3. Add the neutralizer. This is a very alkaline ingredient that you add to the very acidic Ultrez 20 to create the gel. You can use an 18% sodium hydroxide solution, an 18% potassium hydroxide solution, or triethanolamine.

4. Dissolve the powdered extracts into about 10% slightly warmed distilled water and mix until dissolved. Add this along with the liquid Germall Plus and mix well.

5. You're done! Yay!

If you find this product is too thick for your tastes, you can reduce the amount of Ultrez 20 you use to 0.9% and use 1.2% neutralizer. If it's still too thick, reduce the amount of Ultrez 20 to 0.6% to 0.8% neutralizer.

Or you could add something like aloe vera at 10%, which will reduce the viscosity quite a bit - more than it would by just adding more water.

Or you could add a hydrolyzed protein at 2%. It's amazing how a very thick gel can become very thin by the inclusion of just 2% silk amino acids!

Let's take a look at how to modfy this more complicated toner from the second post on creating toners...

MODIFIED TONER FOR DRY SKIN WITH POLYQUATERNIUM 7
HEATED WATER PHASE
53% distilled water
20% rose water or lavender hydrosol
10% aloe vera liquid
5% witch hazel
2% polyquaternium 7
2% silk amino acids
2% glycerin
2% sodium lactate
0.5% allantoin

COOL DOWN PHASE
2% panthenol
0.5% powdered cucumber extract
0.5% powdered chamomile extract

0.5% liquid Germall Plus

First, check to see if there are any ingredients that aren't compatible with Ultrez 20. 
Are there any cationic or positively charged ingredients? Yes, polyquaternium 7 and silk amino acids are not compatible here.
Are there any that contain a lot of electrolytes? Yes, we have aloe vera.
Are there any salts? Sodium lactate and aloe vera.

What do we do, then? We can remove those ingredients easily, and replace them with more distilled water. But don't we want the properties those ingredients added to our product?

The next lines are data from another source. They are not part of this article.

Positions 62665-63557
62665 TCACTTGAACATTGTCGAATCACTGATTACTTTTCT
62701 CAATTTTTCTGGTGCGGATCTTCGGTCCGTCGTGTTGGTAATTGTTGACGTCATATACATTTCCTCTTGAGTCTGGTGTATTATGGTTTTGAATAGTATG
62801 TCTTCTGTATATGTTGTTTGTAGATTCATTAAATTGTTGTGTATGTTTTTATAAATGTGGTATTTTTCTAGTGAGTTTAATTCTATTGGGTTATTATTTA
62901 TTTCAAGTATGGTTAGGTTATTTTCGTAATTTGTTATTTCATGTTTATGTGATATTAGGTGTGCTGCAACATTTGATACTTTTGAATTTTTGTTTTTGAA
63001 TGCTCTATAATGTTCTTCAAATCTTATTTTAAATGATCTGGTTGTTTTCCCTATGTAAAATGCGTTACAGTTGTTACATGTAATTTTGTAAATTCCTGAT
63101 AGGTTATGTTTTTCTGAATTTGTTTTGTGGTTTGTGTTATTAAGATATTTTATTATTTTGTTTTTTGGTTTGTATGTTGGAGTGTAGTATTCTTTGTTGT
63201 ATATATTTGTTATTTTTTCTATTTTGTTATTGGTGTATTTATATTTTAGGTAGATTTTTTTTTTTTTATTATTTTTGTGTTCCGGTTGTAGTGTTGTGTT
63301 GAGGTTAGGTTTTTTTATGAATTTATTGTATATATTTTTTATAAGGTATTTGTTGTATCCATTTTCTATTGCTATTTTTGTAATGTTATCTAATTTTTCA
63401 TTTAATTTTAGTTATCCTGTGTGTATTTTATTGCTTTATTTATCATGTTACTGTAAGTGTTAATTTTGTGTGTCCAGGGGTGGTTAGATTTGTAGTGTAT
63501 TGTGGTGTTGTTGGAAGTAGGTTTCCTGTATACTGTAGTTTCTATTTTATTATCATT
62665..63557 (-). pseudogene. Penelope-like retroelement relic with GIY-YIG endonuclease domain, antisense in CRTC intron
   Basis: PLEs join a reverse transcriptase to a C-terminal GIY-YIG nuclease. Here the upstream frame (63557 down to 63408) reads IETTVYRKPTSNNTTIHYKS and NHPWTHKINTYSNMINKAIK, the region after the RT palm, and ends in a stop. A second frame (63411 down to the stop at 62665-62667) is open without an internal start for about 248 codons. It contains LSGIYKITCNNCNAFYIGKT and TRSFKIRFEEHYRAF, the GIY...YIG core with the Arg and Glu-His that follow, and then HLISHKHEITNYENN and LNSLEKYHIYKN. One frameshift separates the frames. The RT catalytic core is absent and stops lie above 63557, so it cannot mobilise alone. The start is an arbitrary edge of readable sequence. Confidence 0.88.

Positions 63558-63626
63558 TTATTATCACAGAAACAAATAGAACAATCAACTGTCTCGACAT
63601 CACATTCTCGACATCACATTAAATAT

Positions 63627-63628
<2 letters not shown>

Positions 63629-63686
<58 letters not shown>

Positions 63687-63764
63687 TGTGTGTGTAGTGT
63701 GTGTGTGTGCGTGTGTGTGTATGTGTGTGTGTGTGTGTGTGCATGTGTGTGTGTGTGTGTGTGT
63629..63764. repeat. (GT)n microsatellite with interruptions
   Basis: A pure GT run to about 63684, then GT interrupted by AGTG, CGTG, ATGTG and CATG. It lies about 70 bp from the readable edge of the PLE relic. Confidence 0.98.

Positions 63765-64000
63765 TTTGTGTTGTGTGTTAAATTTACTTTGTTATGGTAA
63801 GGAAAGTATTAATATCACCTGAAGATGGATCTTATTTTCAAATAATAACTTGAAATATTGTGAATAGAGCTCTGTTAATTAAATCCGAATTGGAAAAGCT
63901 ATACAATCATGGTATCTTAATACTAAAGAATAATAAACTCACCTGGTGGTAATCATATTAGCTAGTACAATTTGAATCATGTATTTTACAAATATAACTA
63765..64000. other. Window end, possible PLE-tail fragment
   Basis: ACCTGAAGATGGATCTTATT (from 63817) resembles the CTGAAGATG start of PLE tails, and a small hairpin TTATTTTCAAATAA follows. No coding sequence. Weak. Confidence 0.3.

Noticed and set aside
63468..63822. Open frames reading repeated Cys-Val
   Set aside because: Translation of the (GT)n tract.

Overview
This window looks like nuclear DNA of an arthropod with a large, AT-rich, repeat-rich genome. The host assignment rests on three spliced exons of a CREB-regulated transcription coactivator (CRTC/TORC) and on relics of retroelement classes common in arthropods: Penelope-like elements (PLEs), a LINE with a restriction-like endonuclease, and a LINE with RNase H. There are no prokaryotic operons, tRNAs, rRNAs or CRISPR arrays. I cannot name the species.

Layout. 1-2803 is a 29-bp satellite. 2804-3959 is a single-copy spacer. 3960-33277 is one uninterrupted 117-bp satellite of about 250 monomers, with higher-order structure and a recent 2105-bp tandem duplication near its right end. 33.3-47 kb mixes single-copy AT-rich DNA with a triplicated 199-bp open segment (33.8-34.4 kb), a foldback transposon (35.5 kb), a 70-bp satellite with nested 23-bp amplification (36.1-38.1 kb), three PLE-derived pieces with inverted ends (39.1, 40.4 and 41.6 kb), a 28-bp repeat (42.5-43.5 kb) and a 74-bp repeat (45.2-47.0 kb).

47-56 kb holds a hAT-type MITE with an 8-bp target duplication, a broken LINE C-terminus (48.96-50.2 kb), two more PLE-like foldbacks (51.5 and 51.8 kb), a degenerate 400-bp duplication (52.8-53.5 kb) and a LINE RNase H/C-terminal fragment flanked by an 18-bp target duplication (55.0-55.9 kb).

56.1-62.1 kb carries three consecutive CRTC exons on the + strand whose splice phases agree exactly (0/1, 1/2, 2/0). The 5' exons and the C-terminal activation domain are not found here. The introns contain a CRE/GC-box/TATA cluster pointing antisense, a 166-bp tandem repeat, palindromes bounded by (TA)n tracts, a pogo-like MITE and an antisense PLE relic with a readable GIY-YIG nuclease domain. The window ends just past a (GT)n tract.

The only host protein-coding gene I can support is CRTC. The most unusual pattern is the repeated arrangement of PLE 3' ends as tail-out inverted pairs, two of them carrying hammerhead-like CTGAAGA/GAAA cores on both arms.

Part 1A: Alter the recipe or accept that we can't gel it! But the whole point is to gel this toner, so let's choose the former option and modify our recipe!

If we want a film former, sea kelp extract or bioferment offers some nice film forming without thinning out the gel. Add it up to 5% or so. I'll use it at 3% in this recipe.

If we want another humectant, we could increase the glycerin to add more - I wouldn't go over 4% as this could get sticky - or add something like propylene glycol or propanediol (aka Zemea, which is more natural).

If we want a skin conditioner like polyquat 7, we can use something like the sea kelp for it, but there's really no great substitute for a cationic ingredient. I'd say just add 2% distilled water back into the product.

So we are taking 16% worth of ingredients out of the toner - 10% aloe vera, 2% sodium lactate, 2% polyquat 7, and 2% silk amino acids - and we're adding 7.8% worth of ingredients back - 3% sea kelp extract, 2% extra glycerin, 1.2% Ultrez 20, and 1.6% TEA or 18% lye solution. So we need to add 8.2% distilled water to the mix. (See below for how this looks...)